Chris Paul’s Early Season Struggles: A Deeper Look
Photo courtesy of AP
The Houston Rockets have been surprising the league, but not in a good way. The top Western Conference regular season team from a year ago has stumbled out to a 14-14 record. It seemed that they had turned it around after winning five straight games to put them at 11-11. A recent three-game skid had Coach D’Antoni and company with more questions than answers.
Fighting back to .500 in the past calendar week has relieved some tension, but the problems are still glaring. What has gone wrong? Unfortunately, there is no clear-cut answer as it is a mixture of a handful of things. With that being said, a couple of the problems heavily involve future hall-of-famer Chris Paul.
The Rockets’ system is built around the play of their two guards, Chris Paul and James Harden. Although not exempt from blame, Harden is averaging 30.9 PPG and 8.3 APG through 28 games. Paul, on the other hand, is struggling all across the board in terms of nightly production, severely limiting the ceiling for this Houston team.
One thing that Houston was banking on when they signed Paul to a 4 year/$160 million in the offseason, was his health. He has missed five games due to injury and suspension, but even when he is on the court, it is not always pretty.
The 33-year-old guard is averaging 16.0 PPG on 41.2% shooting, which are both career-lows. Paul may not be scoring in volumes due to the usage of Harden, Clint Capela, and Eric Gordon, but his shooting efficiency is discouraging. He also possesses a 34.8% clip from deep, which is his lowest since 2012-13. For the Rockets offense to outweigh their glaring defensive struggles, they desperately need their point guard to score more efficiently.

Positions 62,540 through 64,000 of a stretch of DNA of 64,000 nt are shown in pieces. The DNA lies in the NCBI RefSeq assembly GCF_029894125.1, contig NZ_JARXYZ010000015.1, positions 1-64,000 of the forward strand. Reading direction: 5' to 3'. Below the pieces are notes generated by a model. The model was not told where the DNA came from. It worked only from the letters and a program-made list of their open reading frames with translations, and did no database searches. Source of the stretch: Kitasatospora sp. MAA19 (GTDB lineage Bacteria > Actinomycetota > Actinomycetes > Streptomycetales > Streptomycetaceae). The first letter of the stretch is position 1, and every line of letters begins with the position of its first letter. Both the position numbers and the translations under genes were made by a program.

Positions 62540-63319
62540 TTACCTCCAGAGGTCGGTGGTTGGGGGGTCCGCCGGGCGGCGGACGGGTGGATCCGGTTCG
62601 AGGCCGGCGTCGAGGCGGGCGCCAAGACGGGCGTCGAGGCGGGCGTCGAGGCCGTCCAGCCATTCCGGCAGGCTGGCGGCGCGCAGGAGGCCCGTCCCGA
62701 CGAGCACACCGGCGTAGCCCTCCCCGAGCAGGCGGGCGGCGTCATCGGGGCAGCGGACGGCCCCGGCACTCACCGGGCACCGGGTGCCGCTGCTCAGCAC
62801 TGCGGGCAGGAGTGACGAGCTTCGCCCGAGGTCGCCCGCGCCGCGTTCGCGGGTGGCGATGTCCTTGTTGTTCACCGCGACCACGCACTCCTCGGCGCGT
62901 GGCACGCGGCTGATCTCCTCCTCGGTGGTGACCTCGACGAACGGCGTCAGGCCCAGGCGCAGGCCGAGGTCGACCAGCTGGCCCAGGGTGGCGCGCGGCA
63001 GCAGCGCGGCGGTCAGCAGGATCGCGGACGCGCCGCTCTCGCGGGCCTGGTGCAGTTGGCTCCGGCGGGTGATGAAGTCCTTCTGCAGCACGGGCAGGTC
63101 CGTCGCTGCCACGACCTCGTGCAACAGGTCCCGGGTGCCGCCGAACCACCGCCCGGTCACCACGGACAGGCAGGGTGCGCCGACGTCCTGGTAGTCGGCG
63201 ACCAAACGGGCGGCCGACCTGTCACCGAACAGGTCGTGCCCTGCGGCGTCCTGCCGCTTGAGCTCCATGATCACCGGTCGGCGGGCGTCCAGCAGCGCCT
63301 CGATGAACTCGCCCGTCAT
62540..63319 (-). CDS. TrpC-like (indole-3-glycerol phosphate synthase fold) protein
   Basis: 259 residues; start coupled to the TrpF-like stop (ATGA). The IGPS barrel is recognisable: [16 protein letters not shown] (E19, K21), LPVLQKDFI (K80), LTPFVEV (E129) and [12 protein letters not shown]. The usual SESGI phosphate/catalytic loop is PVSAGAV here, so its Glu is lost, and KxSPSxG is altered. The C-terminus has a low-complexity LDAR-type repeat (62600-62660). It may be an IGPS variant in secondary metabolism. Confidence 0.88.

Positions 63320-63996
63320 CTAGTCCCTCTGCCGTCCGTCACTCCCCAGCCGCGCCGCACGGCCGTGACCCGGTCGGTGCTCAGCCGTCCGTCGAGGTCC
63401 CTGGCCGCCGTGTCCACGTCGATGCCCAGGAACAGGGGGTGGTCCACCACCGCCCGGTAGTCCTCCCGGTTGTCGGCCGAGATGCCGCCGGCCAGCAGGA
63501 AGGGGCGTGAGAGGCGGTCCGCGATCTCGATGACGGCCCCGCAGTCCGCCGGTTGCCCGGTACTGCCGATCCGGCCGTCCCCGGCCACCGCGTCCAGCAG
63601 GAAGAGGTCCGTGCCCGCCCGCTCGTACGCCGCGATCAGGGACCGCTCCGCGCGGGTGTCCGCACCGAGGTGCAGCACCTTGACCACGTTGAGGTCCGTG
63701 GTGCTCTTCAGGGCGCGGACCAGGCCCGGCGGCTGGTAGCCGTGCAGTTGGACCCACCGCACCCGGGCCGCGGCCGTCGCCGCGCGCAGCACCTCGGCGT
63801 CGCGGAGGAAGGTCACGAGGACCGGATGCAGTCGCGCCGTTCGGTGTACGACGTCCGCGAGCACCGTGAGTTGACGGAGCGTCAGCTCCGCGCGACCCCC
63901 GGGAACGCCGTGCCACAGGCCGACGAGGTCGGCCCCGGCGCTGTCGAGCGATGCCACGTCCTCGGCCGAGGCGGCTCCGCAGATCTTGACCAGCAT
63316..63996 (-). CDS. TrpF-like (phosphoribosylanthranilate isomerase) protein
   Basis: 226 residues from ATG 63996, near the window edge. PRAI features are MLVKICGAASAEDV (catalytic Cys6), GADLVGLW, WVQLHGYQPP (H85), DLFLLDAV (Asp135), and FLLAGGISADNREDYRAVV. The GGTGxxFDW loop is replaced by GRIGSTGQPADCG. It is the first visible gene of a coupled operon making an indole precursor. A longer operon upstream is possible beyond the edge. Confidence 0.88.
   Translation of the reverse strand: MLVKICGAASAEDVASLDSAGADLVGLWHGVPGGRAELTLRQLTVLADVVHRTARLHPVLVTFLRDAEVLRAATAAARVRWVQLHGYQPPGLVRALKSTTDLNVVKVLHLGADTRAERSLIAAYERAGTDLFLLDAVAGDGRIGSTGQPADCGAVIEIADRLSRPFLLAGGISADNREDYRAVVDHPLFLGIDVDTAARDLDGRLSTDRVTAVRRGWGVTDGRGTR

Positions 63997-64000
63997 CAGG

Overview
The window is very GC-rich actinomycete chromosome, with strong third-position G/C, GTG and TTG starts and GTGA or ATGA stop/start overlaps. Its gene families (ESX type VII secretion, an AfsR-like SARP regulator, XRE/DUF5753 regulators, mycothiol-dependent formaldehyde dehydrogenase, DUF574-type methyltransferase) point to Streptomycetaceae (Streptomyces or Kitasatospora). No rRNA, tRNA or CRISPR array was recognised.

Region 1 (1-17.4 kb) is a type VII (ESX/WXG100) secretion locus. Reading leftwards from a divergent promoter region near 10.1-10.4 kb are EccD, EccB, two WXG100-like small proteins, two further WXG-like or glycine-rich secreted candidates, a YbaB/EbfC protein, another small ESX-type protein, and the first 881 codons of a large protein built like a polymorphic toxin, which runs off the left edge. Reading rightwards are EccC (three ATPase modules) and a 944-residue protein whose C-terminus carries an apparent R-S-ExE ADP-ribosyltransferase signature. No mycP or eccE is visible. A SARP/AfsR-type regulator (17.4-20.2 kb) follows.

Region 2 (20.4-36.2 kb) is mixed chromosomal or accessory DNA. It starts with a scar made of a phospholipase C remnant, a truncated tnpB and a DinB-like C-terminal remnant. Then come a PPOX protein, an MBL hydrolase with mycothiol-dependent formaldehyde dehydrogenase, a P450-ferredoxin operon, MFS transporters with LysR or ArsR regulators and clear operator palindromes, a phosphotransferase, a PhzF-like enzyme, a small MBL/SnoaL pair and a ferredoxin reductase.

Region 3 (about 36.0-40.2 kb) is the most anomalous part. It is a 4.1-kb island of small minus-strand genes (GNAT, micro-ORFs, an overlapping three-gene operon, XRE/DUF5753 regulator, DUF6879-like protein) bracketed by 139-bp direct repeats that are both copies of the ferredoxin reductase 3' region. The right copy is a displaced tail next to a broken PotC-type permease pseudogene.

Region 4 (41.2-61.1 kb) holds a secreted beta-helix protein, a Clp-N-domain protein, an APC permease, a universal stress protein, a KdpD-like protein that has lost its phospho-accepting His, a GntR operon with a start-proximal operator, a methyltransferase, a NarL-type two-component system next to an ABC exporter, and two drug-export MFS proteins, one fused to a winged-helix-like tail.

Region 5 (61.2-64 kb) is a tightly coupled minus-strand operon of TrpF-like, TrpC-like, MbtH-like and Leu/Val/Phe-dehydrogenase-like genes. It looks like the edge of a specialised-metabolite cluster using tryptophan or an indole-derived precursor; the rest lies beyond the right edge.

To make it worse, Paul’s 79.5% career-low FT shooting has people scratching their heads. Last season, he had an offensive rating of 126.3, which was the third-highest in the league. His 112.3 rating in 2018 is only the seventh-best on the Rockets.
Statistically, he is rebounding the ball well, dishing out assists at a normal rate, and recording a fair amount of steals per usual. However, Paul’s attempts to find the open man have come with a price in the early season. The Wake Forest product has only averaged over three turnovers per game one other time in his career and that was during Paul’s best statistical season in 2008-09. Averaging a career-high 3.0 turnovers per contest in 2018-19 shows that he is not only struggling to score efficiently, but also to take care of the ball well.
Some of these statistics are not terrible outliers (turnovers and 3P%), but that should not matter. What should matter is Houston’s need for Chris Paul to be great. Not all of their problems fall on him because the whole roster has shown lack of interest and effort, but his role in this franchise is immense. Space City took a big risk strapping themselves down financially by signing the aging-point guard to an eye-opening four year contract. Therefore, even if he may not be struggling drastically, that should not matter; with his role and situation, Paul has to pick up the slack.
Stats accurate as of 12/17/18